I am continually surprised and delighted by the discovery of interesting regional dishes of which I had been previously unaware. Despite my life-long reading of cookbooks and food magazines, supplemented by regular visits to food and cooking web sites, there are always new little treasures that appear suddenly in my culinary consciousness, offering new opportunities in the kitchen.
Banoffee Tart is a case in point. Despite a vacation trip to London a few years ago, prefaced by my research into her special foods (including such delicacies as mushy peas and jellied eel pie), I only recently discovered Banoffee Tart.
I was doing some research on an ingredient that Latin Americans call “dulce de leche” or “cajeta”. I had known about this stuff for years but had never tried making it. Dulce de leche is a rich thick caramel sauce made by boiling an unopended can of sweetened condensed milk for hours.
Simple enough, but that process is not recommended by the manufacturers of the canned milk due to of the potential danger of explosion. I always scoff at warnings like that, believing they are driven more by fear of liability and its associated costs rather than true safety concerns. However, I do personally know a woman who such an explosion, covering one arm and part of her chest with second and third degree burns. She spent years receiving medical treatments.
One of the major manufacturers of sweetened condensed milk around the world, Carnation, produces cans of already processed Dulce De Leche and makes them available in many countries, such as South Africa, where it is labeled, Treat Caramel. I don’t understand why this product is not available in the U.S. and other countries, but until it is, people will continue to turn sweetened condensed milk into dulce de leche by boiling the cans.
It was while I doing research into all the various ways to make this special caramel sauce (including oven, microwave, and pressure cooker) that I stumbled upon Banoffee Tart. In Great Britain, the caramelized milk is called toffee, and it is the major component in a wildly popular dessert there called Banoffee Tart. The tart is made of bananas layered with the caramel toffee and topped with mounds of whipped cream, often flavored with coffee. Upon reading about this dessert, I could immediately taste that combination of flavors and textures in my mind’s mouth. I quickly decided to make it a reality.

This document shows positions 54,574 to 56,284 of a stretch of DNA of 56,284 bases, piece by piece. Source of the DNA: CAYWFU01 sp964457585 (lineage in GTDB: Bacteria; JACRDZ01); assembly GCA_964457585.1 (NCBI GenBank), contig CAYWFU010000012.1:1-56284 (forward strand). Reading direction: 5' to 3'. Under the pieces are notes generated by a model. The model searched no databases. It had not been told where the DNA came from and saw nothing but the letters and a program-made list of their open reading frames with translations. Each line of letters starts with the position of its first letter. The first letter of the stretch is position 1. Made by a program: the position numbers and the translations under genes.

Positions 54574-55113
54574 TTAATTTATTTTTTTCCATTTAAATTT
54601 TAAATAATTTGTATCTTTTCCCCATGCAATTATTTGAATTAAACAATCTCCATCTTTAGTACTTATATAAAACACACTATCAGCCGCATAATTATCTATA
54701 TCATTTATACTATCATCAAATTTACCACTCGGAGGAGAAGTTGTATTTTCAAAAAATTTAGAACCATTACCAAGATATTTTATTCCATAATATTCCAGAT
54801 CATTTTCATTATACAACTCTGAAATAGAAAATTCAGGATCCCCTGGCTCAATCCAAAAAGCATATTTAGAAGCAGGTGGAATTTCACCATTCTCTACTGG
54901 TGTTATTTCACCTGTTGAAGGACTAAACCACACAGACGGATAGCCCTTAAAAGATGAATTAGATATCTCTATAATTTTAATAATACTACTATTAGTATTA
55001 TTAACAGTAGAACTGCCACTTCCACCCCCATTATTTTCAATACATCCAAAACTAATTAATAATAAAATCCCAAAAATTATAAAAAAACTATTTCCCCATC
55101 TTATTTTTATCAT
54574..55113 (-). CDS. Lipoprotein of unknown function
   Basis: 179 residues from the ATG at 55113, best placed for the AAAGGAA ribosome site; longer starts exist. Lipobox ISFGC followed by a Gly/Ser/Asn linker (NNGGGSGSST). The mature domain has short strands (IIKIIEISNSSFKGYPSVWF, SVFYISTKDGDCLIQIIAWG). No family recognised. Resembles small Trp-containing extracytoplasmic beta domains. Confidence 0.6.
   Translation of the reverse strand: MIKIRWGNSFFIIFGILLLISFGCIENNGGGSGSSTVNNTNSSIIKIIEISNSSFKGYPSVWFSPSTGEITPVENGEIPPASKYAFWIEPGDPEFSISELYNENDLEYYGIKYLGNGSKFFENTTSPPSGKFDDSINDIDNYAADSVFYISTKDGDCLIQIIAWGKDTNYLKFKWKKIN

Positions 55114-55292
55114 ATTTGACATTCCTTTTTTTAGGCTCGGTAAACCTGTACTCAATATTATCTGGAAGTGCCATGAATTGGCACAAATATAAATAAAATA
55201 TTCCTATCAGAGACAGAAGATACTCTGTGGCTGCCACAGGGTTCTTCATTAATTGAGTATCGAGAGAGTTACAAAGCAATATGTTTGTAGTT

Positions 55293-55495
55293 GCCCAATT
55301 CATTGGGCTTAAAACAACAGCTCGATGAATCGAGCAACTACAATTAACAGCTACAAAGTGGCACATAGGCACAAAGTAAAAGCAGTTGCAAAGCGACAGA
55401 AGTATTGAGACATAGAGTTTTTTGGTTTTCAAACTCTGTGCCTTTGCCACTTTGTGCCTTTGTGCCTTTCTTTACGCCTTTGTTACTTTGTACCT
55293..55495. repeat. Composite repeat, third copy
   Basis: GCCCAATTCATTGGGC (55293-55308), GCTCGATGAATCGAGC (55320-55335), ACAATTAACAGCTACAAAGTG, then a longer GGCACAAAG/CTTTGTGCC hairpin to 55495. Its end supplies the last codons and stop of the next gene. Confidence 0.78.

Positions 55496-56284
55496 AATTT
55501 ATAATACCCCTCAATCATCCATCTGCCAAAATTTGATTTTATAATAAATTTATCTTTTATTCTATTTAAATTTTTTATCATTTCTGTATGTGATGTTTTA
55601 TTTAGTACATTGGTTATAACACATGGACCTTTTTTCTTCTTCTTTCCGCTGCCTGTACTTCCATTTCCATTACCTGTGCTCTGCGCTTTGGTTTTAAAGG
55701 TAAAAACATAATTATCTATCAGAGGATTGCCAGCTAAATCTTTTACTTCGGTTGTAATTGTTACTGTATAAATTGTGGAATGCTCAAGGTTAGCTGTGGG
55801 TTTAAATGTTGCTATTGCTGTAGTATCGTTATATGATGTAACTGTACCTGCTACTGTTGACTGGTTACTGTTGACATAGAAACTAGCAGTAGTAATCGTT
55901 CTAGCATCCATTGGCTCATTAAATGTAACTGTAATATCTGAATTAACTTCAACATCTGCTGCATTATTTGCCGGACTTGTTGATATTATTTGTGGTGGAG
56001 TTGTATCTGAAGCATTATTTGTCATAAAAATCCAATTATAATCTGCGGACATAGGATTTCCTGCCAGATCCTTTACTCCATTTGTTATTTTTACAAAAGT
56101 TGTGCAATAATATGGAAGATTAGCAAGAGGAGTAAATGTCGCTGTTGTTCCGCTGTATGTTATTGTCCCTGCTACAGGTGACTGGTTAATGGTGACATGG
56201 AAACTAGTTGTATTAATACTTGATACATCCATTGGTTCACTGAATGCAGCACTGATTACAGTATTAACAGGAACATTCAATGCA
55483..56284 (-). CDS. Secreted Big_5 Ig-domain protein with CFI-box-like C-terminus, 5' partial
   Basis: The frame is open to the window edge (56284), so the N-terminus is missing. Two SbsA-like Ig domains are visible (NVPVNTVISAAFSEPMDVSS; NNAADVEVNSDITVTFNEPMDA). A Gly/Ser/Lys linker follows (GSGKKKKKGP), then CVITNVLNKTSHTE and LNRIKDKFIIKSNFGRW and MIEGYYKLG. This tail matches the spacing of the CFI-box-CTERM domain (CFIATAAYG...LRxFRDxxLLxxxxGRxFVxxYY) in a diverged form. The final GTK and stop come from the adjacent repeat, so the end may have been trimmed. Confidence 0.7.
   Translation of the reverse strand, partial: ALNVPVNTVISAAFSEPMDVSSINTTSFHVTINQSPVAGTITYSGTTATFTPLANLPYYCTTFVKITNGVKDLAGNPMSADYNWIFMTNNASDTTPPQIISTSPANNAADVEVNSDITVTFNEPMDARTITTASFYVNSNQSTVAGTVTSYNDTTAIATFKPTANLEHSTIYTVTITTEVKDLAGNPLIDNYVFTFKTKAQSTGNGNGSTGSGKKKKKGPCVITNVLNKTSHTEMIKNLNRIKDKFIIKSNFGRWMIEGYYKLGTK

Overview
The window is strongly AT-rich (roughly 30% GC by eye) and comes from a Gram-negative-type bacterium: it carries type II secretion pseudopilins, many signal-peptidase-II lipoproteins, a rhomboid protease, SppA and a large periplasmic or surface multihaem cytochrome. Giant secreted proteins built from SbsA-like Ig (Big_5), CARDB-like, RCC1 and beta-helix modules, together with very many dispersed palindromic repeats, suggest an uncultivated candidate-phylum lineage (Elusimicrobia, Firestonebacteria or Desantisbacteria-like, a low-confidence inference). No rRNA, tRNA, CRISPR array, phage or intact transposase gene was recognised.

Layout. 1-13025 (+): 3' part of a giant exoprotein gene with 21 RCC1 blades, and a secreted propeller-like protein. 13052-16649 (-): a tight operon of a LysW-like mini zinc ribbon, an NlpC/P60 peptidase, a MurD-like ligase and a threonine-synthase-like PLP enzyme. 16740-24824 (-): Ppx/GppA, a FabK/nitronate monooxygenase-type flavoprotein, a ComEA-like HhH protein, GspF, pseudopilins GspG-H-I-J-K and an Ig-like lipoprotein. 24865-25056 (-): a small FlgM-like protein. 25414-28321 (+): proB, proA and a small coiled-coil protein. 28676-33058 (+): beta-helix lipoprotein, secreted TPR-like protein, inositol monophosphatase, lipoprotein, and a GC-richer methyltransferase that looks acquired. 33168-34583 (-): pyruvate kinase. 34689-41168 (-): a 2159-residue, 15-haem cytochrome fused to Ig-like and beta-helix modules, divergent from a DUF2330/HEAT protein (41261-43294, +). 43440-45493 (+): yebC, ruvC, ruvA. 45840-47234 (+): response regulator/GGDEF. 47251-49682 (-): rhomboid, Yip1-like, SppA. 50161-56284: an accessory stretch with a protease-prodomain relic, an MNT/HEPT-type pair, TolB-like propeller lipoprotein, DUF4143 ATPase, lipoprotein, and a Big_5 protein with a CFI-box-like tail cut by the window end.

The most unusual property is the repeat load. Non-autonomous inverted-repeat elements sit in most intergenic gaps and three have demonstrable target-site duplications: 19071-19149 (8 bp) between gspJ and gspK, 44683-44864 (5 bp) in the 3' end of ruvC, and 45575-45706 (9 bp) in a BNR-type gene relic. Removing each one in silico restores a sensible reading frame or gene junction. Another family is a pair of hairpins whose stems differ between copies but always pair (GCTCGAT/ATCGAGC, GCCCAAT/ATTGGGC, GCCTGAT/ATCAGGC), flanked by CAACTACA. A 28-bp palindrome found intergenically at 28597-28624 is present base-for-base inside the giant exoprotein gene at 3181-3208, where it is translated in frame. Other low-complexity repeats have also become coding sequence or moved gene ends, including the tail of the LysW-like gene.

I found several different recipes for Banoffee Tart, with various permutations. As the base recipe for my Banoffee Tart, I settled on the original version from The Hungry Monk, the restaurant that invented this delightful dessert. I made some changes based on appealing variations I found in other recipes and then further adapted it to the unavailability of certain British ingredients here in the U.S.
My Banoffee Tart was as delicious as I expected it to be! I used a graham cracker crust instead of the pastry crust used by The Hungry Monk. Several other recipes I found used a crumb crust made from digestive biscuits, which are not available here, but I sensed that the sweet flavor and crunchy texture of a graham cracker crust would be very complementary to the smooth bananas, sweet thick caramel, and creamy topping.